On Taxis and Rainbows: Lessons from NYC’s improperly anonymized taxis logs by Vijay Pandurangan.
From the post:
Recently, thanks to a Freedom of Information request, Chris Whong received and made public a complete dump of historical trip and fare logs from NYC taxis. It’s pretty incredible: there are over 20GB of uncompressed data comprising more than 173 million individual trips. Each trip record includes the pickup and dropoff location and time, anonymized hack licence number and medallion number (i.e. the taxi’s unique id number, 3F38, in my photo above), and other metadata.
These data are a veritable trove for people who love cities, transit, and data visualization. But there’s a big problem: the personally identifiable information (the driver’s licence number and taxi number) hasn’t been anonymized properly — what’s worse, it’s trivial to undo, and with other publicly available data, one can even figure out which person drove each trip. In the rest of this post, I’ll describe the structure of the data, what the person/people who released the data did wrong, how easy it is to deanonymize, and the lessons other agencies should learn from this. (And yes, I’ll also explain how rainbows fit in).
I mention this because you may be interested in the data in large chunks or small chunks.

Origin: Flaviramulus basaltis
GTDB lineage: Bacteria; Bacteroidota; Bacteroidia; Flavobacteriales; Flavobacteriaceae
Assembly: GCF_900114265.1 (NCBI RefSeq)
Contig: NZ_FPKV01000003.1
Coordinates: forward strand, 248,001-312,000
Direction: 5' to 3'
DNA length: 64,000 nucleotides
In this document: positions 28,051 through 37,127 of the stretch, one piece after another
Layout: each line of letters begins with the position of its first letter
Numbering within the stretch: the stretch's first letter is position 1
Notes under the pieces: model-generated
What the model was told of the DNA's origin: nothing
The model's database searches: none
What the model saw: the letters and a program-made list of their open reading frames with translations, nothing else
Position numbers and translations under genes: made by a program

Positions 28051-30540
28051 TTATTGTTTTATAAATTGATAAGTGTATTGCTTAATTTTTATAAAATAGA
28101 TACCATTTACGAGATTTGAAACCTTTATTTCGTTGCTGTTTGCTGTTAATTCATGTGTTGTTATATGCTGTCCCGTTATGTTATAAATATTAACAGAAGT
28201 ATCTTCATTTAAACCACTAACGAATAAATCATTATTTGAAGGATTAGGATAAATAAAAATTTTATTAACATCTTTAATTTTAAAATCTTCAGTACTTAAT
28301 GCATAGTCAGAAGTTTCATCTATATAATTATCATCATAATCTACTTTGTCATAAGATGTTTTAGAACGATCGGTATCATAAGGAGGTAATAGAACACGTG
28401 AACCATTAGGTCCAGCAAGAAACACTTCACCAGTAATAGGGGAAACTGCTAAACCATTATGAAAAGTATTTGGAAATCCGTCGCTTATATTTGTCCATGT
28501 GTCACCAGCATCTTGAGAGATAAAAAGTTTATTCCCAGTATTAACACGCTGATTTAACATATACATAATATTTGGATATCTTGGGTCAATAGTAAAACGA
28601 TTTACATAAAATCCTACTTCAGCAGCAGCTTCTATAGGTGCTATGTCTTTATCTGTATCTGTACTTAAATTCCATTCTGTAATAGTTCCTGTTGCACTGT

The other reason to mention this data set is the concern over “proper” anonymization of the data. As if failing to do that, resulted in a loss of privacy for the drivers.
I see no loss of privacy for the drivers.
I say that because the New York City Taxi and Limousine Commission already had the data. The question was: Will members of the public have access to the same data? Whatever privacy a taxi driver had was breached when the data went to the NYC Taxi and Limousine Commission.
That’s an important distinction. “Privacy” will be a regular stick the government trots out to defend its possessing data and not sharing it with you.
The government has no real interest in your privacy. Witness the rogue intelligence agencies in Washington if you have any doubts on that issue. The government wants to conceal your information, which it gained by fair and/or foul methods, from both you and the rest of us.
Why? I don’t know with any certainly. But based on my observations in both the “real world” and academia, most of it stems from “I know something you don’t,” and that makes them feel important.
I can’t imagine any sadder basis for feeling important. The NSA could print out a million pages of its most secret files and stack them outside my office. I doubt I would be curious enough to turn over the first page.
The history of speculation, petty office rivalries, snide remarks about foreign government officials, etc. are of no interest to me. I already assumed they were spying on everyone so having “proof” of that is hardly a big whoop.
But we should not be deterred by calls for privacy as we force government to disgorge data it has collected, including that of the NSA. Perhaps even licensing chunks of the NSA data for use in spy novels. That offers some potential for return on the investment in the NSA.